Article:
In Johnny Depp’s underwhelming 2014 sci-fi flop, Transcendence, Depp plays a character who uploads his consciousness onto the internet in his dying moments, becoming a super intelligence who lives online. We may not be at that stage yet, but many people are already outsourcing their brain functions to the web, though we are not necessarily becoming more intelligentas a consequence. A study conducted by cyber-security company Kaspersky Lab, released last week, found that 91.2% of respondents now ’use the Internet as an online extension of their brain’.
Now that smartphones are ubiquitous - and tablets and laptops nearly so - internet access in the developed world is rarely more than a second away. Having such easy access to information is causing people to stop bothering to remember the same facts that they used to. With phone numbers also stored in smart phones, people are also no longer remembering phone numbers. Out of more than 1000 Americans surveyed for the Kaspersky Lab survey, more than half said they couldn't recall their friends and neighbours’ phone numbers, while 44% said they couldn't remember their siblings' numbers.
As a result of this, people are no longer remembering the things themselves, but instead simply where to find them. The implications of this aren’t entirely clear. As with any major shift in the way the human brain works, it could be some time before we see the real impact on human intelligence. Or we may not, if we’re too stupid.
According to university researchers, it is highly likely that we will lose long-term memory function. Maria Wimber, of the University of Birmingham, notes that: ‘Past research has repeatedly demonstrated that actively recalling information is a very efficient way to create a permanent memory. In contrast, passively repeating information (eg. by repeatedly looking it up on the Internet) does not create a solid, lasting memory trace in the same way. Based on this research, it can be argued that the trend to look up information before even trying to recall it prevents the build-up of long-term memories, and thus makes us process information merely on a shallow, moment-to-moment basis.’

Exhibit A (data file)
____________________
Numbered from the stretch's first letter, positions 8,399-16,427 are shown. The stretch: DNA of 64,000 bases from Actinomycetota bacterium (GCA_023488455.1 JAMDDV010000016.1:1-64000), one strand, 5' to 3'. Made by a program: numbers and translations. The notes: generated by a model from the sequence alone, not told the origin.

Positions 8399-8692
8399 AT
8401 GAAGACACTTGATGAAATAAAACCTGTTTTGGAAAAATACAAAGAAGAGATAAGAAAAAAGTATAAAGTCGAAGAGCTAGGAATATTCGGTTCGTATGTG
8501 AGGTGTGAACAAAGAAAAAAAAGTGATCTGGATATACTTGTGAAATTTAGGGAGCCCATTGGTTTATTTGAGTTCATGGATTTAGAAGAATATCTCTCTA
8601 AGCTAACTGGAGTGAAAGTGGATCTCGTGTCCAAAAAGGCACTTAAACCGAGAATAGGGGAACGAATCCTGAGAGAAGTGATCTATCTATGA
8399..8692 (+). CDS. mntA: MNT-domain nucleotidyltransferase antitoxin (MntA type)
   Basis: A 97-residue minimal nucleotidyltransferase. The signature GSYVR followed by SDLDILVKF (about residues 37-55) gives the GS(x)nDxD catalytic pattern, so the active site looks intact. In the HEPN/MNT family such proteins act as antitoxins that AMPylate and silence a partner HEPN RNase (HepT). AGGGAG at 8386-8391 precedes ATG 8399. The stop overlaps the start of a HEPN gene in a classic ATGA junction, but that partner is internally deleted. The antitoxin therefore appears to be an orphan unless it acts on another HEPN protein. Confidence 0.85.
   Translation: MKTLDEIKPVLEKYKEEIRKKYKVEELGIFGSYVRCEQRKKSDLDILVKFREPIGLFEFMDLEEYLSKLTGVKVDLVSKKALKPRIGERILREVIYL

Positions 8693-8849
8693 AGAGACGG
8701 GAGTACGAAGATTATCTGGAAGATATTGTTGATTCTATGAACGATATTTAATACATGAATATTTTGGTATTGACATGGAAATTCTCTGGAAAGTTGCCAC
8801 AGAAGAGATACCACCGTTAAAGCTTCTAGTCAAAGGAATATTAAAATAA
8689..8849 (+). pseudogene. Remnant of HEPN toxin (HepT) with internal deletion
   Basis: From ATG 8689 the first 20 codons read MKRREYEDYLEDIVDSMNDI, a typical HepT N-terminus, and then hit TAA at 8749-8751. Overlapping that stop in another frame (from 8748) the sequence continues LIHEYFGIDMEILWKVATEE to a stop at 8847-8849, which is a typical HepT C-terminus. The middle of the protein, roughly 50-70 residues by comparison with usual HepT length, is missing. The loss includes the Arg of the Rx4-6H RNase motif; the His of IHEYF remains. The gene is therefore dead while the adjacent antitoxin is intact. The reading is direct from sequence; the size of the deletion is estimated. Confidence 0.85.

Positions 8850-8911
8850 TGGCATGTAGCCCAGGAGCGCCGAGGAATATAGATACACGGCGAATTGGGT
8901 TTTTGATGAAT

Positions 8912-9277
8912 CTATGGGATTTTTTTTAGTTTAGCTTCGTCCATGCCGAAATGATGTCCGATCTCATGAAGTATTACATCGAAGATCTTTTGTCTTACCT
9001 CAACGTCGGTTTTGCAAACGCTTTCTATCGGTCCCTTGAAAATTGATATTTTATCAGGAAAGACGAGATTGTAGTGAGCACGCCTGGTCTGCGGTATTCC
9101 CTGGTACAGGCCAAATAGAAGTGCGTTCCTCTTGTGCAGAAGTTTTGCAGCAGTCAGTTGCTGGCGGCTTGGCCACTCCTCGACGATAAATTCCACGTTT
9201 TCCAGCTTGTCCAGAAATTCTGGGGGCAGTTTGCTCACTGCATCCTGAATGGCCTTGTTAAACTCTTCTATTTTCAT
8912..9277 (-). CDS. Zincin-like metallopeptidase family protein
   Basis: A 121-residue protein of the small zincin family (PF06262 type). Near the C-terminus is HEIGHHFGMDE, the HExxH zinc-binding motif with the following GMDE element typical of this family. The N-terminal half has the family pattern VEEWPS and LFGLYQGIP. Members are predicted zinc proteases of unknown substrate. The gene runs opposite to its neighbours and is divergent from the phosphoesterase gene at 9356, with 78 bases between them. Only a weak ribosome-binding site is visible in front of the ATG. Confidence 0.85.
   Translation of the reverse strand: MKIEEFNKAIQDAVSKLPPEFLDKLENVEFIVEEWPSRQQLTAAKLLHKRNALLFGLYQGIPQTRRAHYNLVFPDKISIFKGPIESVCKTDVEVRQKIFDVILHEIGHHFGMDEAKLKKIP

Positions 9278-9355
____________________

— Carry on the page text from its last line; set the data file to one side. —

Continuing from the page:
There is, however, no study to show how many people could remember before, to act as a comparison. The study also found that nearly nine in ten could not recall the numbers for their children's schools, but could many when everyone relied on a physical phone book instead of the one stored in their phone? Einstein once said you should never memorize anything you can look up, and there may well be an advantage to having space freed up.
The major worry for many is that people are relying on photos on their phones to act as memories of events and people. As these fade from physical memory, the emotional damage caused by losing the data from a smart phone could be great. Over half of women (51%), and nearly the same number of 25 to 34 year-olds, said they would be overwhelmed by sadness if their smartphones were taken as they have memories stored on their devices that they believe they might never get back.